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Math Help - Is this proof correct?

  1. #1
    Member
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    Feb 2010
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    146

    Is this proof correct?

    Hey guys I just need some one to check this proof. Its sort of my weakness so if someone could just double check it. and please forgive the minor symbol mistakes, I tried

    There are two parts to this problem but I got the first one with no problem but for the sake of the question I'm going to post everything.

    Let x_0 and L be real numbers, and let f be a real-valued function defined in a deleted neighborhood of x_0.

    (a) What is the logical negation of img.top {vertical-align:15%;} x_0" alt="lim_x-> x_0" />f(x)=L?

    The def is: For all \epsilon>0 there exists \delta>0 for all x such that 0<|x- x_0|< \delta \Rightarrow |f(x)-L|< \epsilon

    The negation is: There exists \epsilon>0 for all \delta>0 there exists x such that 0<|x- x_0< \delta and |f(x)-L|>= \epsilon

    b is the one I need checked:
    (b) Show that lim_x-> x_0f(x)=L if and only if for every sequence { x_n}n=1 to infinity with lim_x-> x_n= x_0 with x_n \neq x_0, it is true that lim_x->infinity f( x_n=L

    Here is my proof:
    Suppose img.top {vertical-align:15%;} x_0" alt="lim_x-> x_0" />f(x)=L. Let { x_n}n=1 to infinity be a sequence where x_n \neq x_0 but lim_n-> infinity x_n= x_0 and consider the sequence {f( x_n)}n=1 to infinity . choose \epsilon>0/ there is delta>0 such that if 0<|x- x_0|<delta then |f(x)-L|< \epsilon. Since {x_n} n=1 to infinity converges to x_0 there is N such that for n>=N, | x_n- x_0|<delta. Now for n>=N 0<| x_n- x_0|<delta. Hence, |f( x_n)-l|< \epsilon. Thus, {f(x_n)}n=1 to infinity converges to L.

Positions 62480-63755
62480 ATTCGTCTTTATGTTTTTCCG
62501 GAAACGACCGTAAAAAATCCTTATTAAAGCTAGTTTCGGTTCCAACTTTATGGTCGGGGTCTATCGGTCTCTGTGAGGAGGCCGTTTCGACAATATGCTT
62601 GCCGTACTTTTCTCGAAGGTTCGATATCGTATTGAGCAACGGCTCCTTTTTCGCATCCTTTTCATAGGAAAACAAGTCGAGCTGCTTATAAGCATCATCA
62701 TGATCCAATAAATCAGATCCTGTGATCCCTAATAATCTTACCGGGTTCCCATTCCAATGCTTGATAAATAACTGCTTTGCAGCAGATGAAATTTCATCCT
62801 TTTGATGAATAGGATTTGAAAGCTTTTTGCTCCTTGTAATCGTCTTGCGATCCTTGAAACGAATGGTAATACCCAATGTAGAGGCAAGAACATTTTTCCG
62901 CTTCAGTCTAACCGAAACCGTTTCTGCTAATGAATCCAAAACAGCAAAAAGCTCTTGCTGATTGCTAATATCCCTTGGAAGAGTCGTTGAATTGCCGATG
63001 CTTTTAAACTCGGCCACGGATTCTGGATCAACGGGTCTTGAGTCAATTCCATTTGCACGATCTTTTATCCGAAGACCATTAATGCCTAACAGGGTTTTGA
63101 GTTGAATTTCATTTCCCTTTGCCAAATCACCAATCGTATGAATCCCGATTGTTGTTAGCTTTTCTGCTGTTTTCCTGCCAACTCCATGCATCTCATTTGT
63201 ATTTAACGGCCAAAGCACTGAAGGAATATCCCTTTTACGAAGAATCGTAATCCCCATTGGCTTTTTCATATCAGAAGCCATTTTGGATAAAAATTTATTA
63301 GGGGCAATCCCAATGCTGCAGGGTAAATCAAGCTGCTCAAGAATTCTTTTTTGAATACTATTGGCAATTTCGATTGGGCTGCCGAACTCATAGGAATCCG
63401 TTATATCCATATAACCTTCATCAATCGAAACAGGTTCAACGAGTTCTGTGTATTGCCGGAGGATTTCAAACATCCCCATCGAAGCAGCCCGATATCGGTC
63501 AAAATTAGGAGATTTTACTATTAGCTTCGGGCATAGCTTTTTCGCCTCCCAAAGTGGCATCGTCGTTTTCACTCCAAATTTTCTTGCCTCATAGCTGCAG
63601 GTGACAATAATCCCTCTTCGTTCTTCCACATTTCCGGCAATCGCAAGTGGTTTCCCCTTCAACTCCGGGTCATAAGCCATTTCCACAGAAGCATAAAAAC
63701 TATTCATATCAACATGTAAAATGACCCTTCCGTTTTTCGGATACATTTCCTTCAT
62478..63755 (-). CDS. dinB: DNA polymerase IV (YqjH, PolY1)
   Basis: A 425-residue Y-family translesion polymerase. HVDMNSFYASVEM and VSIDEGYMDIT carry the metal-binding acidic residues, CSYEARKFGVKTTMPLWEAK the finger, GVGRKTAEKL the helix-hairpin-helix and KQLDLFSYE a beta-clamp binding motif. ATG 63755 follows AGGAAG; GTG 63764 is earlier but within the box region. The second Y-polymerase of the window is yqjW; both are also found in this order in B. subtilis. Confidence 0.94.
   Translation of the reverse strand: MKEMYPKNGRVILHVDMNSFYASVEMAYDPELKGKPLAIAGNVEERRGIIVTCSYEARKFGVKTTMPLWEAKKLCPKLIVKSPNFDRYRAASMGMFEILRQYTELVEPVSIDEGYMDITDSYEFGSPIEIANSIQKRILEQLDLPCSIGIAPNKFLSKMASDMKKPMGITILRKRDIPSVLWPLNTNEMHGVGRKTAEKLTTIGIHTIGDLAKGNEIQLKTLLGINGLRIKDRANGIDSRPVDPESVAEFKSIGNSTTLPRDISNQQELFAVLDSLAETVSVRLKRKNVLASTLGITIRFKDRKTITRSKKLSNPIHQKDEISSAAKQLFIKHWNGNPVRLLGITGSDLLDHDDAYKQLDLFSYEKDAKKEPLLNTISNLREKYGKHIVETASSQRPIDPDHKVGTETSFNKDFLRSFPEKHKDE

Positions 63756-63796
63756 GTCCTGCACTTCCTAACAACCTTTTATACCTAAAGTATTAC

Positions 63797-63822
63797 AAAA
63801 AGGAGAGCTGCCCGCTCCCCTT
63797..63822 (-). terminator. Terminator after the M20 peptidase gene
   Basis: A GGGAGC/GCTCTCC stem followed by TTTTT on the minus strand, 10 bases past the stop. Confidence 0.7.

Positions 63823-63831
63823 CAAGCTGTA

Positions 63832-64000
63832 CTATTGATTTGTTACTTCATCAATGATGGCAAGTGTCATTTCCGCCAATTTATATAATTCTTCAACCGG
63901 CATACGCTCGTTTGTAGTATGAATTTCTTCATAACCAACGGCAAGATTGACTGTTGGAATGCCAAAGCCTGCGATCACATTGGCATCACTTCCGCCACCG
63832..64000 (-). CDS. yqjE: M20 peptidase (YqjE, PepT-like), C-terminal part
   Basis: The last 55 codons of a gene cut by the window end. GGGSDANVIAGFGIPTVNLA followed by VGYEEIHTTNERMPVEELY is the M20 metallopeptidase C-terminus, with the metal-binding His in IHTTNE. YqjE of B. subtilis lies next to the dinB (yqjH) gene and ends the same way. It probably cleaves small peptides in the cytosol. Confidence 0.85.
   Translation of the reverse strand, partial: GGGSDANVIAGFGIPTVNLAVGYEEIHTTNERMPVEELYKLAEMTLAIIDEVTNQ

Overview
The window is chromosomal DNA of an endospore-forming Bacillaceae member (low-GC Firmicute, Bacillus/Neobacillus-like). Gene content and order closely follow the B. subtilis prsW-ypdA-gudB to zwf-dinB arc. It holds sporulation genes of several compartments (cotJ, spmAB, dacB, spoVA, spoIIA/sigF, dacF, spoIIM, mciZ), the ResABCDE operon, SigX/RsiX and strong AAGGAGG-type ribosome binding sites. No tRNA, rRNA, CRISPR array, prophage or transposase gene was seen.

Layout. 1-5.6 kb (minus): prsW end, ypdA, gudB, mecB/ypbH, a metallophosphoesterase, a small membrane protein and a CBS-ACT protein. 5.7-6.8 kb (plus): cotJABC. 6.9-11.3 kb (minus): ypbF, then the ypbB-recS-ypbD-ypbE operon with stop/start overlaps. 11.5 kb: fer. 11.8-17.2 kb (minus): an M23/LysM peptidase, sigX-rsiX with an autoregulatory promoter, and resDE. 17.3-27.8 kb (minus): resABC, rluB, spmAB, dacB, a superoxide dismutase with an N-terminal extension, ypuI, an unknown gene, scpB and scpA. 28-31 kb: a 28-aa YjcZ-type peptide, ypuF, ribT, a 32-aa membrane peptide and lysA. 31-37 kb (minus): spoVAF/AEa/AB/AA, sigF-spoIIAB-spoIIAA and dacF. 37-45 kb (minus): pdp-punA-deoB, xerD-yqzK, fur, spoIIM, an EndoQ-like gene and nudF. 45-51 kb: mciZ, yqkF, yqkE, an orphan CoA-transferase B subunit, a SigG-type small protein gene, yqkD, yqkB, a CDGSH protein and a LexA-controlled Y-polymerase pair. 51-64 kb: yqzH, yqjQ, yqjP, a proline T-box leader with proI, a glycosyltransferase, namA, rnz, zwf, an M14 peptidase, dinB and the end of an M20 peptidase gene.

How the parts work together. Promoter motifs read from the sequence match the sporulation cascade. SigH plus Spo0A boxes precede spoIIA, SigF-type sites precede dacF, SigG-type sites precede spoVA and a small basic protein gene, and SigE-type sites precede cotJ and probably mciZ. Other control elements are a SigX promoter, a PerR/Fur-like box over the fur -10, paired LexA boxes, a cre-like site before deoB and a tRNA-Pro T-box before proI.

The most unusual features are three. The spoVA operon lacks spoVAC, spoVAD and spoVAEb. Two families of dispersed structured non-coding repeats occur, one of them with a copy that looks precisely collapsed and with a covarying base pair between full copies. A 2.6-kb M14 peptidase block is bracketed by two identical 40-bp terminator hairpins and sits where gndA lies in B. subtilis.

Suppose now that the second condition is satisfied and so all the sequences {f(x_n)}n=1 to infinity have a common limit called L. Suppose that L is NOT a limit of f at x_0. Thus, there is \epsilon>0 such that for every delta>0, 0<|x-x_0|<delta and such that |f(x)-l|>= \epsilon. In particular for each positive integer n, 0<| x_n- x_0)<1/n such that |f(x_n)-L|>= \epsilon. The sequence { x_n}n=1 to infinity converges to x_0 and is a sequence where x_n is NOT = x_0, hence {f(x_n)}n=1 to infinity converges to L which contradicts the fact that |f(x_n)-L|>= \epsilon>0 for all n. Thus L must be the limit of f at x_0.
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  2. #2
    Senior Member Tinyboss's Avatar
    Joined
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    Looks good, but work on your LaTeX! ;-)
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